Ontario Provincial Police (OPP) have moved to break up a rail blockade near Belleville.

On Monday morning, a large number of officers and vehicles arrived near the rail blockade in Tyendinaga, Ont. after protesters ignored the midnight deadline to abandon their blockade.

Several protesters were taken away in handcuffs by police.

Protesters have been blocking rails since Feb. 9, effectively cutting off rail travel between Ontario and Quebec.

In a statement, the OPP says they have been regularly meeting with protest leaders to try to find a peaceful resolution, but to no avail.

“Unfortunately, all avenues to successfully negotiate a peaceful resolution have been exhausted and a valid court injunction remains in effect,” the statement said.

“Enforcement of the injunction may include arrest of those who choose not to comply, however, use of force remains a last resort.”

The protesters blockading railways across Canada are acting in solidarity with the handful of Wet’suwet’en hereditary chiefs who oppose the Coastal GasLink LNG pipeline being constructed on their traditional territory. All elected chiefs and most hereditary Wet’suwet’en chiefs approve of the pipeline project.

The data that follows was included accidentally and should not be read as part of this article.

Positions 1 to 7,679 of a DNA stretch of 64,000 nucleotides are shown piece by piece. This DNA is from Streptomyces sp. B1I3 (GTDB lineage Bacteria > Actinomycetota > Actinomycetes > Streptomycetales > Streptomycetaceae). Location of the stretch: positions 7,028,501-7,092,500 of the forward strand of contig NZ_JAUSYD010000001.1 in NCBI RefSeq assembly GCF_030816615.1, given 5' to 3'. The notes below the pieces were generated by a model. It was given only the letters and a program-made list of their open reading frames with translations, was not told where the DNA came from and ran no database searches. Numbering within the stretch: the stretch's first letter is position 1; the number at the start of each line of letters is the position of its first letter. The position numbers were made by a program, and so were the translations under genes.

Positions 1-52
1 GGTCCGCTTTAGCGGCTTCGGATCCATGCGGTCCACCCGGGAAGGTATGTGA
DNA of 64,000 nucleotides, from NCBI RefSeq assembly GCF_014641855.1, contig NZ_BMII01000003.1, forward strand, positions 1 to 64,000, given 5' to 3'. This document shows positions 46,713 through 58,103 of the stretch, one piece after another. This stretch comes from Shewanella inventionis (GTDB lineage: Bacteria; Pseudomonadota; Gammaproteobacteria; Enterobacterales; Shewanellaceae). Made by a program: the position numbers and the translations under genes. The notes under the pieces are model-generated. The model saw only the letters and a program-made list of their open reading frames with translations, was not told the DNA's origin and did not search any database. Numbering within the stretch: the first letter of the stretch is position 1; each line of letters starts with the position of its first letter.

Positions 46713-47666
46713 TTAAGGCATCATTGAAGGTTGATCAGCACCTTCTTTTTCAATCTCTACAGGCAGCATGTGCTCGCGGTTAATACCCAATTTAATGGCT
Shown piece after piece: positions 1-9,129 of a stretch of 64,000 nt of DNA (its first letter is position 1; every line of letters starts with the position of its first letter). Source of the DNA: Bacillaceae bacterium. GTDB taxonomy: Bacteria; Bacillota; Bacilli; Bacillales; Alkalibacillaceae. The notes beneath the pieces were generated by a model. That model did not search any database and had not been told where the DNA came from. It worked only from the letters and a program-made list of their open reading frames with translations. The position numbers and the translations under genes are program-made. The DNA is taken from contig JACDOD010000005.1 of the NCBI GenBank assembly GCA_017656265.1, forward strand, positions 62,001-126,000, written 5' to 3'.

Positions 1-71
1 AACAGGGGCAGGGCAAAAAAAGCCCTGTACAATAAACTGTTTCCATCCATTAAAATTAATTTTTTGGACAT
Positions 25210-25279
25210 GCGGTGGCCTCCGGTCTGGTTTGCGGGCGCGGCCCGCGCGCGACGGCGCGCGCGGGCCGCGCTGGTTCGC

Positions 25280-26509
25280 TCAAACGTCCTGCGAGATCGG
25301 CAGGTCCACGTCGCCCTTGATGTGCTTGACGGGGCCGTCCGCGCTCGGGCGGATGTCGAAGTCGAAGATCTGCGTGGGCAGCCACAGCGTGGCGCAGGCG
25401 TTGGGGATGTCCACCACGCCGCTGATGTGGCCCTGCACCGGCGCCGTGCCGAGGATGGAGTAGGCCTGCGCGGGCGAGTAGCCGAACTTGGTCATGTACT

The blockades forced Via Rail and CN Rail to lay off 1,500 staff across Canada, and have led to shortages of crucial products like propane in many parts of Canada.

Prime Minister Justin Trudeau and several premiers have called for the blockades to be removed.

Trudeau met with his Incident Response team Monday morning.

This story will be updated as more information becomes available.

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